Items can also have their stats adjusted through a system called tinkering. If there’s a weapon that fits a player’s style but is getting too weak to compete with higher-level enemies, the player can spend Bits, Halcyon’s currency, to improve the weapon’s damage. Upgrading the science skill reduces the cost of tinkering to the point that players will almost never need to discard an item they like using. It’s a cool system for players who get frustrated by finding an interesting low-level weapon only to have to throw it away 20 minutes later, but it seems to have also discouraged Obsidian from including a wider total variety of items. There are only a few weapons in each category, as well as a few special “science weapons” scattered throughout the game. The science weapons are cleverly designed, but they require significant investment in stats and perks to be worth using.
Likewise, the game’s enemies are well designed, but there just aren’t enough of them. Thinking back after having completed the main story line, I can only recall a handful of different enemy types spanning the various worlds and space stations of Halcyon.
In terms of story, Phineas, with his disheveled mannerisms and anti-corporate-“bootlicker” attitude, is immediately likable, but his potential as a compelling character is largely squandered later in the game, as is the case with most of the game’s characters.
On top of the obvious Fallout influence, Outer Worlds attempts to take a page out of the Mass Effect playbook by allowing the player to recruit crew members who will live on their ship, offer side quests, and accompany them on missions. By the end of the game, its implied through dialogue that this crew (if the player has decided to keep them around) has become some kind of found family, but that status is not effectively earned. Relationships play out in weird fast-motion bursts, with characters who have never met before bantering like longtime friends seconds later, and characters who have met literally one time falling in love. Generally, the crew suffers from a tell-don’t-show approach that makes it nearly impossible to really get invested in the individual story lines.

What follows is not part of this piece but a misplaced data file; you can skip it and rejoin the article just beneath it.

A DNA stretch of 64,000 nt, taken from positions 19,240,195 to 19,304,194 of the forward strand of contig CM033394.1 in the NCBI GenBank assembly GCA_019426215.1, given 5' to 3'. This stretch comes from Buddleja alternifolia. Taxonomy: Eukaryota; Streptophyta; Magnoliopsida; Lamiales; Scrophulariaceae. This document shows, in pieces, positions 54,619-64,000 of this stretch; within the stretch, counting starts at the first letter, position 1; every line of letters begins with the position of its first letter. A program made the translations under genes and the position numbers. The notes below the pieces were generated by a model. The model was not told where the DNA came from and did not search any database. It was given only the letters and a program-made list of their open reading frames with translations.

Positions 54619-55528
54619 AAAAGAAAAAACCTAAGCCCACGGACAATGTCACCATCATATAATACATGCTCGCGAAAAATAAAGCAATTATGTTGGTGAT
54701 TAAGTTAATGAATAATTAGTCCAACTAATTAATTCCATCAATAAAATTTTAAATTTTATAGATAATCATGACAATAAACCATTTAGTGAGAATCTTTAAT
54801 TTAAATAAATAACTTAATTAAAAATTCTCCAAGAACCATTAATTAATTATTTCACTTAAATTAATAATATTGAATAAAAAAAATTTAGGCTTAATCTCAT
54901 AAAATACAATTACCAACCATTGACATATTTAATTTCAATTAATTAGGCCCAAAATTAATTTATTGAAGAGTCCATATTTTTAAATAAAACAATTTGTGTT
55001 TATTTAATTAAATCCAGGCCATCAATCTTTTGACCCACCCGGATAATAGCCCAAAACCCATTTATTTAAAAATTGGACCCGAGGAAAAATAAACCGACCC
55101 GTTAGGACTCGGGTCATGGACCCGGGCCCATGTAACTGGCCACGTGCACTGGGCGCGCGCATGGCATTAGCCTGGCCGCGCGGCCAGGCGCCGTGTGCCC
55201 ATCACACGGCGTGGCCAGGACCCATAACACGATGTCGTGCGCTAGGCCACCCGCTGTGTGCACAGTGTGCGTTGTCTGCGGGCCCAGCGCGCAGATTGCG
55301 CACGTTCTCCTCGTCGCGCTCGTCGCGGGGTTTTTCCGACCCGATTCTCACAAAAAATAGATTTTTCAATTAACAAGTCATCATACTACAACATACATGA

This lack of character depth would be less bothersome if not for the fact that the mission design is often flat. Since the game takes place in a corporate hellscape, many of the missions and side missions involve going to a place, talking to that place’s leader, and convincing said leader to do something through a series of red-tape gofer quests. Just as in Fallout, there are usually options for how to sidestep the needs of one group in favor of another, but those options generally involve aligning with an equally needy faction with its own laundry list of busywork. The main mission feels slightly more linear than a typical Fallout game, which some people (myself included) will appreciate, but the pacing is disappointingly uneven, especially since when the game lets loose and actually allows the player to take part in some combat, it’s outstanding.
For a player looking for an RPG to get lost in, The Outer Worlds can be an excellent, rewarding experience, but for a player looking for a fully realized world to get lost in, it might not be the best place to look. Creating a character around a particular set of strengths and seeing how those strengths can be applied in gameplay is a blast, but engaging with the Halcyon colony on any level beyond that is less than ideal. B
The Outer Worlds